The Eagle uses sky writing to make threats against a corporation. Nathan Gregory owns a traveling fairground and is thought to be the Eagle. Craig McCoy is a pilot who goes looking for the Eagle when Gregory turns up missing.
B. Reeves Eason
Pecos Grant rides into a strange town only to find that everyone recognizes him, not as Pecos Grant, but as a presumed-dead man named Rawlins. Even Rawlins' wife thinks her husband has come back. Pecos sets out to solve the mystery.
Tom Brown shows up at Harvard, confident and a bit arrogant. He becomes a rival of Bob McAndrew, not only in football and rowing crew, but also for the affections of Mary Abbott, a ... See full summary »
John Drury saves Duke, a wild horse accused of murder, and trains him. When he discovers that the real murderer, a bad guy known as The Hawk, is the town's leading citizen, Drury arrested on a fraudulent charge.
Texas cattle baron Stiles killed John Clayborn's parents ten years earlier. Now a lawyer, Clayborn tries legally to break up Stiles' water monopoly and rustling operation. When that fails he must use force.
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While at West Point Denton rebuffs Evelyn Palmer who shows up later as the wife of his commanding officer in Arizona. When he takes a shine to her sister Bonita, Evelyn accuses him to ... See full summary »
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Breck leads a wagon train of pioneers through Indian attack, storms, deserts, swollen rivers, down cliffs and so on while looking for the murder of a trapper and falling in love with Ruth. Written by
Ed Stephan <firstname.lastname@example.org>
Grandeur Version vs. Standard Version: They are not the same.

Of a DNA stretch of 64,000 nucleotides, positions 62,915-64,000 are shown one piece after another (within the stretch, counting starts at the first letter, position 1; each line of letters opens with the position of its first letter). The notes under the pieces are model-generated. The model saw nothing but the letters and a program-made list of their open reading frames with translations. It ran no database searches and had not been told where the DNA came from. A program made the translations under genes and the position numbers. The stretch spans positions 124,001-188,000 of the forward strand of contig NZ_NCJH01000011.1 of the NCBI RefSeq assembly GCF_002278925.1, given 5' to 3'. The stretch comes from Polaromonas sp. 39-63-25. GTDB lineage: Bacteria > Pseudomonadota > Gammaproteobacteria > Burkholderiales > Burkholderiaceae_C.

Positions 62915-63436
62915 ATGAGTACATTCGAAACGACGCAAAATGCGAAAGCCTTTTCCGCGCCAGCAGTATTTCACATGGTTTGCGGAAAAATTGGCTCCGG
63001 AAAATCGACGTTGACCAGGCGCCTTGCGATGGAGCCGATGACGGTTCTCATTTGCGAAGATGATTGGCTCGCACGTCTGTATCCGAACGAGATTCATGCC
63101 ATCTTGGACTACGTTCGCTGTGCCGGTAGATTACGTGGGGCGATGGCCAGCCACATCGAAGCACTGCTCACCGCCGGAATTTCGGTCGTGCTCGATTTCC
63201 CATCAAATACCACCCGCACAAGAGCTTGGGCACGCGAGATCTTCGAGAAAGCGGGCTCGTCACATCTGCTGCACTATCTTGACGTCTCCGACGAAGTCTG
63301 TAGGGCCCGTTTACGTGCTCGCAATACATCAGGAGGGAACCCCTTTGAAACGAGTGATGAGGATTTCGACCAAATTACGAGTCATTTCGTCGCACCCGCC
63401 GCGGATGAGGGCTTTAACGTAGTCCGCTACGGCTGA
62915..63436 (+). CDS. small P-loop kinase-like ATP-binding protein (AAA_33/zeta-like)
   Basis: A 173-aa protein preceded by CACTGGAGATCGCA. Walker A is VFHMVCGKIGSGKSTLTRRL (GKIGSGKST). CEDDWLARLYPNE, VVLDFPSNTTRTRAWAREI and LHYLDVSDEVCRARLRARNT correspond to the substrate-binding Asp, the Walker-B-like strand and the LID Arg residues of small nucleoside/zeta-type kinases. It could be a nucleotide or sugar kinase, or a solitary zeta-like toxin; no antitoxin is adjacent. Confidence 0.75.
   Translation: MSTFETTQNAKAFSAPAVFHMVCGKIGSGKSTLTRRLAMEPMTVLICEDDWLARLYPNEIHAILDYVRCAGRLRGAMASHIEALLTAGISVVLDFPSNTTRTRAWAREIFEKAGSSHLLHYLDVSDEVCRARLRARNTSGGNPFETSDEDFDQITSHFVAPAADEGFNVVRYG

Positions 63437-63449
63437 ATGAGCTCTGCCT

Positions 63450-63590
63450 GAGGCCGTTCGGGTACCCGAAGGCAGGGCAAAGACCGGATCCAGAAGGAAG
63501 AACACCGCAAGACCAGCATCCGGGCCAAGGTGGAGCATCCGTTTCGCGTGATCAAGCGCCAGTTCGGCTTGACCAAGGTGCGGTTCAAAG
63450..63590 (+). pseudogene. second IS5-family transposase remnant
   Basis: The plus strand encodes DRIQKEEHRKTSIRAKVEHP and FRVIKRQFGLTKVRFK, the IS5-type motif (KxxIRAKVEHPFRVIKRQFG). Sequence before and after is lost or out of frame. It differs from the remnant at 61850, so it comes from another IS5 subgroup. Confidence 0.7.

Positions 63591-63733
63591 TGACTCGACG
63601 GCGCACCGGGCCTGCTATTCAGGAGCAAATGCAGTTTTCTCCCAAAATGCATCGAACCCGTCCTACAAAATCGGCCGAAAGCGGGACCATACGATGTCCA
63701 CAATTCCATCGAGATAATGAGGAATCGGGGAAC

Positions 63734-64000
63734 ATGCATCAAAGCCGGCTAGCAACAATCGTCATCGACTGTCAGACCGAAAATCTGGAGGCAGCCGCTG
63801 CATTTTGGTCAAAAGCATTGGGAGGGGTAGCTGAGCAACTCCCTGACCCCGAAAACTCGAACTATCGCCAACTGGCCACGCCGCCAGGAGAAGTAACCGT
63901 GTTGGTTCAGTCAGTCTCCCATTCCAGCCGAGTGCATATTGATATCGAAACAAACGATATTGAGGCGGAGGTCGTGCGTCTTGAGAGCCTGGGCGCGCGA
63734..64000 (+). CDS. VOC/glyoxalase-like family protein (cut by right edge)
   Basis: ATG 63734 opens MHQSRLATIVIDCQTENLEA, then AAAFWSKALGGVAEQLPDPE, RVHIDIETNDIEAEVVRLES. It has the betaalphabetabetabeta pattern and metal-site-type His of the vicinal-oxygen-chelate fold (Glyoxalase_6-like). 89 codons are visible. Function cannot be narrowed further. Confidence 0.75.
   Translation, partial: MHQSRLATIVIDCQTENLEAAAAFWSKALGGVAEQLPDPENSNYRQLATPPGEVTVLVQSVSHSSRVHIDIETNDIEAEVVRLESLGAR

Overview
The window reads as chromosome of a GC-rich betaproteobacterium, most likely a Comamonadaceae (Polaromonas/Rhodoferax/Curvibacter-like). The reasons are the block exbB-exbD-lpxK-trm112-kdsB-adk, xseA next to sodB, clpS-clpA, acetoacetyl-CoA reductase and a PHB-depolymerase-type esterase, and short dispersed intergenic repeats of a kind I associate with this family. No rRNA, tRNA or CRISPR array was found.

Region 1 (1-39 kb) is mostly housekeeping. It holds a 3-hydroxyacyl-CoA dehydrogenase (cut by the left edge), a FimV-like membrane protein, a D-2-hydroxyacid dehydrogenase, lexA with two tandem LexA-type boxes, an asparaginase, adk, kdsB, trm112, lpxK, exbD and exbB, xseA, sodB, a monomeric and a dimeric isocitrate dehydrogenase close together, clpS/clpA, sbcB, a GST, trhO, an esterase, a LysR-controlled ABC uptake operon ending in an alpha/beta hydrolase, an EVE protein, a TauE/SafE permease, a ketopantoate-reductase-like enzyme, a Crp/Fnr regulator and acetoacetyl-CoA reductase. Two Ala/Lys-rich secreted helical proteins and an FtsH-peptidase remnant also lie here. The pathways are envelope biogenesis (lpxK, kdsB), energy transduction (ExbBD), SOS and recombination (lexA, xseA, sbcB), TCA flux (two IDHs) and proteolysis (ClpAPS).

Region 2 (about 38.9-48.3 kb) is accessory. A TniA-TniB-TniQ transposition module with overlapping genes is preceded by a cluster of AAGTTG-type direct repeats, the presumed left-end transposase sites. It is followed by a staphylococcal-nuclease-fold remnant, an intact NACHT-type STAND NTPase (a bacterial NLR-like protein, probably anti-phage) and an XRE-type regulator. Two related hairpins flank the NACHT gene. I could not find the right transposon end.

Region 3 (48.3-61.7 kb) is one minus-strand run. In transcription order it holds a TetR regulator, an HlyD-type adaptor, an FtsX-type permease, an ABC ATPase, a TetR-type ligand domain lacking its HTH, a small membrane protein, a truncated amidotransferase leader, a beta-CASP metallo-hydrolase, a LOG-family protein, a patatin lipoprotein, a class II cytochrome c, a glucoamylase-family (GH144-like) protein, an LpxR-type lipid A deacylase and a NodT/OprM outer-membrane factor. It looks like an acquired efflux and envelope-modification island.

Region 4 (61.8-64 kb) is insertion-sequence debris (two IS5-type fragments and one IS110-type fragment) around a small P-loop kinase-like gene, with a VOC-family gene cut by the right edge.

Contrary to the comment posted directly below, The Big Trail (1930) was not filmed in a three-camera process "much like the later Cinerama." That was the finale to Napoleon (1927), a different film entirely! The Big Trail was simultaneously shot in both 35mm and 70mm (Grandeur) versions, and both versions are shown on Fox Movie Channel from time to time, so it's easy to compare one with the other. The Grandeur version (broadcast in letterbox @ approximately its original 2-1 ratio) is more impressive cinematically with its wide angle panoramas, but suffers from the same problem that beset early CinemaScopes, a lack of close-ups forced upon director Raoul Walsh because of focus problems. Scenes involving individuals rather than crowds or long shots are much more effective in the standard version because the camera can move closer to the players thereby achieving a greater sense of involvement for the viewer. Watching the two versions simultaneously, one gets an accurate idea of which shots Walsh chose to shoot close-up, in the standard version, but could not, in the Grandeur version. There are also a couple sequences involving El Brendel: a shell game with Ian Keith, and some business with his wife & a jackass, which are in the Grandeur version, but missing from the standard version.
For the record, The Big Trail is the only one of three Fox Grandeur films which has survived in its original wide screen format. (The other two are Fox Movietone Follies of 1929, completely lost, and Happy Days, which survives only in standard format.) Other studios also experimented with wide film at this time, but the only other one still known to exist in both formats is The Bat Whispers, filmed in both 65mm and 35mm, and released by United Artists. Other wide films were MGM's Billy the Kid (1930) and The Great Meadow (1931), RKO's Danger Lights (1930), and WB's The Lash (1930), all of which can be seen in their standard format versions on Turner Classic Movies. WB's Kismet (1930) was also filmed both wide and standard, but seems to have completely disappeared; it is rumored to be lost.
Why did wide film fail in 1930? Theaters were reeling (pun intended) under the impact of the stock market crash of October 1929, and the spiraling costs of installing sound equipment, and so were adverse to taking on the added expense of installing additional new projection equipment and new wider screens to accommodate just a handful of films, photographed in a variety of different systems that were not even always compatible with each other. It would not be until 1953 when Fox, now Twentieth Century-Fox, would try again, and this time succeed, with the introduction of wide screen CinemaScope.
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